Invisible Inc’s campaign has about-I think at any rate-about 6-9 missions, depending on how you manage your time. Certainly not many more than that. Whereas XCom’s campaign has about twice to three times as many as that, and both have similar fail states or points of no return. So given the comparative shortness of an II campaign I think more RNG at the campaign level is fair enough.
The main reason that II is better than Xcom though is that Xcom is a very poor strategy game. If I can find one strategy that always works I don’t consider that to be much of a strategic challenge, and in the first Xcom all you had to do was the build satellites and advance slowly in dense formation to avoid releasing aliens thereby always managing at least parity of firepower. After playing a few missions to get the hang on things on normal I completed an ironman campaign like this in one go, and it was boring as. The randomness of II means you can’t just follow one prescribed method every time.
Also-for all that yes, repeated playthroughs help in II, I never felt as though they were necessary to proceed at least to the latter stages of the campaign in one go. The tool tips and visual cues you’re presented with in game give you all you need to be good enough to get to that point at least on one of the easier difficulties, and you can even rewind things. There are some things they could tell you explicitly-the amount of tiles that sound is heard from, LOS of guards etc-but that doesn’t happen in other stealth games I’ve played before. You operate on what you can discern from how they behave, and II is no different. I was working out patrol patterns and guard cues several missions in, because that’s what I’ve always done in stealth games. Similalry, when I saw the guy in stupid level armour, my first thought wasn’t “gotta take this guy out” but “how do I get around him or how do I use what I have to negate that advantage” because that’s always how you beat people like that in stealth games. And like them, when you get a handle on those basics the level opens up to strategising. When I saw the alarm counter counting down I knew I had to get gone soon because stealth games where the security is at high alert are hellish etc. I know precisely what happens at each alarm tick because it’s the same every time and again, just made a note of that. From my perspective I don’t think there’s anything the game communicates which is opaque or anything other than genre convention. I never once had to look at a wiki to understand why I failed a mission or how to do something.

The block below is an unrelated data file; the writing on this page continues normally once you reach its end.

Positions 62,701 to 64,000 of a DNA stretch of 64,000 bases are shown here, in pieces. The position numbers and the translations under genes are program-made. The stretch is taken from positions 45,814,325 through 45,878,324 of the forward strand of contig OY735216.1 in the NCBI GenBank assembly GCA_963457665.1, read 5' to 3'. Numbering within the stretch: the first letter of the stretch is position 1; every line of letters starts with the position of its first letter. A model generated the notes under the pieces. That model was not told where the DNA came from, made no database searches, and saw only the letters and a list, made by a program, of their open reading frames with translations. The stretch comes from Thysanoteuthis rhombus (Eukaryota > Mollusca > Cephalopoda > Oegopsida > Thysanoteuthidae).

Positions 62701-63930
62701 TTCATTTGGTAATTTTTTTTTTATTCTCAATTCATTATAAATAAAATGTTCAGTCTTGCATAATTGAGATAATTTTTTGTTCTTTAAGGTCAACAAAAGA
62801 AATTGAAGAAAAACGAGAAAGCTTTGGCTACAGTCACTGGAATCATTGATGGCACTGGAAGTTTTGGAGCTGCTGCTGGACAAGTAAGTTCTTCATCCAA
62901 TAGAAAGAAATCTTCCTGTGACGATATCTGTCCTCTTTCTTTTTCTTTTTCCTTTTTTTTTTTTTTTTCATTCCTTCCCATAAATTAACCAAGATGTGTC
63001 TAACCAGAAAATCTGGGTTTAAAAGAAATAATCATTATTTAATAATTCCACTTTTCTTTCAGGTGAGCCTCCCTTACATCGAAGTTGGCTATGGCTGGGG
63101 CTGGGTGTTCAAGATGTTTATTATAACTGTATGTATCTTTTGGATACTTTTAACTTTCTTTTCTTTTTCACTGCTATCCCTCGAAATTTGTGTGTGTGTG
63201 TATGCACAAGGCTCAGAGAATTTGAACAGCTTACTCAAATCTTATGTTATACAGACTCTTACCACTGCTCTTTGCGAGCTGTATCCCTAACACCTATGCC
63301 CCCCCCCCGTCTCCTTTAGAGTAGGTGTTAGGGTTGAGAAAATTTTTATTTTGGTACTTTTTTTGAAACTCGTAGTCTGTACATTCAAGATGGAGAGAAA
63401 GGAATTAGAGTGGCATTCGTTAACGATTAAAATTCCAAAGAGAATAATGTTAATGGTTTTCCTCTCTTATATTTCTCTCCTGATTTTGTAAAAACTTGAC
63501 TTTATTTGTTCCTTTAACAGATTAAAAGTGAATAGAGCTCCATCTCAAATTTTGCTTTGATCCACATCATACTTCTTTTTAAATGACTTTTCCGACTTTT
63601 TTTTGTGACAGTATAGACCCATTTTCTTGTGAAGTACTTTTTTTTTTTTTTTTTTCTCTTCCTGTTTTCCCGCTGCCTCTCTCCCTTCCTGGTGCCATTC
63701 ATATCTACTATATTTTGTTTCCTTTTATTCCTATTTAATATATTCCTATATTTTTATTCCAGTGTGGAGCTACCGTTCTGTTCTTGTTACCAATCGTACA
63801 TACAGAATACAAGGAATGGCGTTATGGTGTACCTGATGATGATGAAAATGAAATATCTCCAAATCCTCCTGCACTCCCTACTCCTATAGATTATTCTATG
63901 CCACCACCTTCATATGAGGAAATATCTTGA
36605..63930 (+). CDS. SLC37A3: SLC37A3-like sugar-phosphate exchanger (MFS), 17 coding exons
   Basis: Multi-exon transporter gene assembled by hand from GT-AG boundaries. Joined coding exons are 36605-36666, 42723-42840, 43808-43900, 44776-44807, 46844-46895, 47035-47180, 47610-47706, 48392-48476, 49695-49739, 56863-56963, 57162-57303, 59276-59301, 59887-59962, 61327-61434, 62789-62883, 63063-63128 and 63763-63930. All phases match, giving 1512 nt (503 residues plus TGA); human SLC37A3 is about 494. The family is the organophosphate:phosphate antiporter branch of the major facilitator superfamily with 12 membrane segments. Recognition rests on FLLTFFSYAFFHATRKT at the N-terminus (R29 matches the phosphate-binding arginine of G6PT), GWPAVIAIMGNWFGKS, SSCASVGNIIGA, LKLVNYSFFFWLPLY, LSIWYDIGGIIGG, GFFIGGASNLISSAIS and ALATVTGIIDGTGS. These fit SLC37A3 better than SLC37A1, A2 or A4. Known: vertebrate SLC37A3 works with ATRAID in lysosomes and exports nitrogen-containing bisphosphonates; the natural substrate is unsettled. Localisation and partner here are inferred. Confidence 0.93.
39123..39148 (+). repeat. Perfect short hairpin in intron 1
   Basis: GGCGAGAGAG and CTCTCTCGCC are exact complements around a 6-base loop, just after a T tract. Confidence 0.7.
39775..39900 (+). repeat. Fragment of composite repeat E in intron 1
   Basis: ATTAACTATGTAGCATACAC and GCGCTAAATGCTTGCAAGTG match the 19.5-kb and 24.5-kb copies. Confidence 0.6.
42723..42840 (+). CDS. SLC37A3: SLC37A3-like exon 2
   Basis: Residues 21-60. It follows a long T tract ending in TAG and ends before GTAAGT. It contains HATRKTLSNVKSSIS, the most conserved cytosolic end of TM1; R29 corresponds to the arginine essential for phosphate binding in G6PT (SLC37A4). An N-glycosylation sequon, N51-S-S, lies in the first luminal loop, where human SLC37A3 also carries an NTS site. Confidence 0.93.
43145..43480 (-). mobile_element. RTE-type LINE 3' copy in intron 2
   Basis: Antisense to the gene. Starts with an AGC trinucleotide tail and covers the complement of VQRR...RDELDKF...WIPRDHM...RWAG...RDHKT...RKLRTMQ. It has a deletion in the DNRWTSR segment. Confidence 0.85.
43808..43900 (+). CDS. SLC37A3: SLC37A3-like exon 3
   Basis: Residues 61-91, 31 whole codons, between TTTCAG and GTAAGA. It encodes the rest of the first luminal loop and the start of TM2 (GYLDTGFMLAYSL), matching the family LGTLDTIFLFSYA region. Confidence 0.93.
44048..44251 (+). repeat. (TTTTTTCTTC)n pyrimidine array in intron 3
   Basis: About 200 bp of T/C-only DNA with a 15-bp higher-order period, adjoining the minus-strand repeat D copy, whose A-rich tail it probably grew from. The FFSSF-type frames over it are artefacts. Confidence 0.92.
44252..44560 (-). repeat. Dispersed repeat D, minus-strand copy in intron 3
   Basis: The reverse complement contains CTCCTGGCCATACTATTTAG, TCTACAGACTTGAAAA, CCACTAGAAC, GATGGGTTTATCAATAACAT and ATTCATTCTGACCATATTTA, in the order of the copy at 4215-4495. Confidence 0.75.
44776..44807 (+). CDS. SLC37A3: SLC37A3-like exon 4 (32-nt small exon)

BIG INVISIBLE INC BASICS THING********
For anyone wanting a leg up, these are all things which you can observe yourself over time but are essential to understand if you want a bit of cheat sheet. There’s about a dozen or so trial and error hours put into this that will get you further ahead if you weren’t already aware:
The alarm encounter advances one tick per turn, unless you are seen or noise detected by appropriate technology (firing a gun or sprinting will set them off) in which case it goes up by one for every time you are spotted or heard. At the separate levels the following happens: 1) More cameras come online 2) Firewalls increase 3) A guard will spawn at an elevator 4) A guard will spawn at an elevator 5) A guard will spawn at an elevator one of your agents locations will be made available to one of the guards 6) Two guards will spawn at an elevator and all of your agents locations will be pinpointed.
So basically the first two levels are fairly benign but after that you need to really be thinking about exit strategies. That doesn’t mean you have to leave, but you have to work out how you’re going to get back from wherever you intend to go before leaving. Even one room away from the exit can become an impossible situation in the space of two turns if you haven’t planned ahead. Planning ahead isn’t just about patrol routes and AP-it’s about equipment cool downs, PWR availability, unit abilities (theirs and yours). On the harder difficulties if you forget to think about one of those things that’s often enough to leave your trapped.